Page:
It wasn’t like now, where anyone can get their perspective out there through social media. We didn’t have the ability or the technology to have our voices be part of the conversation. 

It started almost as a Miki Dora type scam: ‘Wouldn’t it be cool to get paid to go on surf trips?’ I’m a decent surfer, but I was not going to be professional. Photographers had to sit for hours taking pictures of other people surfing, so that was the last thing I wanted to do. But, I never saw writing about surfing as a way to make money, or even a career path. 

I got a degree in Cognitive Science from UC San Diego and came out of it into a job at a dotcom doing user research. This was right when tech started to change the world, but then the bubble burst, and there wasn’t any money to be made there for a while.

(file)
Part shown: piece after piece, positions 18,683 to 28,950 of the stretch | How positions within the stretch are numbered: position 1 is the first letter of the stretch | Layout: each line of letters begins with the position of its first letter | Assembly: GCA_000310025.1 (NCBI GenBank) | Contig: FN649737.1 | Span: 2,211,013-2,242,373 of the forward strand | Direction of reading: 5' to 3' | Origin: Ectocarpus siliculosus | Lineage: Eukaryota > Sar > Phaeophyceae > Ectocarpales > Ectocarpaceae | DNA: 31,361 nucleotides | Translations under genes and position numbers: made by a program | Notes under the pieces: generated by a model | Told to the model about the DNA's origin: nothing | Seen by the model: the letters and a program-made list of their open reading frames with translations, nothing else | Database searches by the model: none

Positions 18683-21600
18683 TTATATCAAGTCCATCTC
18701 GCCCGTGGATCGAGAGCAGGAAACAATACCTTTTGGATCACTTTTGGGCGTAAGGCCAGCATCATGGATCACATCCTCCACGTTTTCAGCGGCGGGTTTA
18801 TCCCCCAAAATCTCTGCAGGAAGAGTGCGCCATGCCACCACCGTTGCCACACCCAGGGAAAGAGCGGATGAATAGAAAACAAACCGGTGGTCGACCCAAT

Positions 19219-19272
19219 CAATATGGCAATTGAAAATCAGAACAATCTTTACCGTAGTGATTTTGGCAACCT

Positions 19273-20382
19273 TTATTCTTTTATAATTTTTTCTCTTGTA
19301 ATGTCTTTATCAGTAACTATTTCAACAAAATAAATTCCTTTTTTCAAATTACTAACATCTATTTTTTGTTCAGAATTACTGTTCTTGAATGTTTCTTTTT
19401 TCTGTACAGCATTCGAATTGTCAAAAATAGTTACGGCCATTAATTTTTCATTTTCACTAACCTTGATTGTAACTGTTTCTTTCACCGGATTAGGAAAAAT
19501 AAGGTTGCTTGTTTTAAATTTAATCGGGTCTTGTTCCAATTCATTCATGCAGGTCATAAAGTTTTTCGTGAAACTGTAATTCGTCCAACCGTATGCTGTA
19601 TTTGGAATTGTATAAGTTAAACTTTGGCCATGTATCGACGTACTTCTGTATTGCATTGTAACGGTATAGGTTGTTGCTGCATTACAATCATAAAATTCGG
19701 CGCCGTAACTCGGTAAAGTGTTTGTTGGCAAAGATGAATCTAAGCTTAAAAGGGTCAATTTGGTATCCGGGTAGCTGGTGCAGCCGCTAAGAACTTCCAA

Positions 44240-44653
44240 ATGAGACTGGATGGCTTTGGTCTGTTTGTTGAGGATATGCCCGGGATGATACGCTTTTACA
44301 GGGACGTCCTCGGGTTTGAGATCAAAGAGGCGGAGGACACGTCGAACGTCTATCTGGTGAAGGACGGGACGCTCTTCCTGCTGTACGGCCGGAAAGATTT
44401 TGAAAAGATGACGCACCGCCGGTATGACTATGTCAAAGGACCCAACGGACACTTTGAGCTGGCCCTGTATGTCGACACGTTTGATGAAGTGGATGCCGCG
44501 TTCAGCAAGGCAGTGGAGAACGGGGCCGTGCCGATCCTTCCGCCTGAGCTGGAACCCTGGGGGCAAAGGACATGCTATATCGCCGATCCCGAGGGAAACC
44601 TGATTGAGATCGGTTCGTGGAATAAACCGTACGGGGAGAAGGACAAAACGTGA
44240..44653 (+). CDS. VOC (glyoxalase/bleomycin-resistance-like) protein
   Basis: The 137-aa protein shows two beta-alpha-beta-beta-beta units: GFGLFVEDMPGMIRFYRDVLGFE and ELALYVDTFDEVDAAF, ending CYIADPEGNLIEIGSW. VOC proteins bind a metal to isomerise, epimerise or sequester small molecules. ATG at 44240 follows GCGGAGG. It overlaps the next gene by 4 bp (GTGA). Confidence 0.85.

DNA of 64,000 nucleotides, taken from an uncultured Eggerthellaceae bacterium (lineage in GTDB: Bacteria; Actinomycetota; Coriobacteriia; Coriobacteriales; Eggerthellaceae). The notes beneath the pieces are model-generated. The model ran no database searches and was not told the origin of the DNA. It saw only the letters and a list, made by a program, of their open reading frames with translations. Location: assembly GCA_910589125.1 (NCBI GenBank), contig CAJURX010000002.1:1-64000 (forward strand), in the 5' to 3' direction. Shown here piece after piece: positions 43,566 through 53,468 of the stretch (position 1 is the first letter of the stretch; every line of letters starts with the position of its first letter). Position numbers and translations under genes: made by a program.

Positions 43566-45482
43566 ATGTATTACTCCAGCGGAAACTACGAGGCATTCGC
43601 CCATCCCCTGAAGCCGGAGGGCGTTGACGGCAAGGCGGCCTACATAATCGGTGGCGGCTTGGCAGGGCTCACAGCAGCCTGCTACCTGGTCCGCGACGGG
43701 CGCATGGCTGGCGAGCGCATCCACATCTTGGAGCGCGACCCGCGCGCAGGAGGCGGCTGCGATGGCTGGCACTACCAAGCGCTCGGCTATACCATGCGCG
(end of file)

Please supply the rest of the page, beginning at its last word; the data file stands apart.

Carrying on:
That’s when I started writing about surfing. The first stuff I did was for Surfline: it was online, there was a lower barrier to entry, and they needed more content. I was just submitting travel articles for free, which they started publishing.

Lewis doesn’t always look like the archetypal ‘Surf Journalist’. Photo by Gio Agnoli

Early on, when I was living in the city, there was a little scene of people who wrote about surfing, including Matt Warshaw, who had just completed The Encyclopedia of Surfing. I knew him from the water and we were both chasing the same waves: he wanted barrels, I wanted barrels, so we’d end up surfing together. One day I told him I was interested in writing about surfing. He asked me, ‘Is there anything else you can do to make money in this world? Is there any other degree or skill that you have?’ I told him I had other things going on and that I used to work for a tech company. He looked so relieved and went, ‘That’s great, because this is not a career. Nobody makes money writing about surfing!’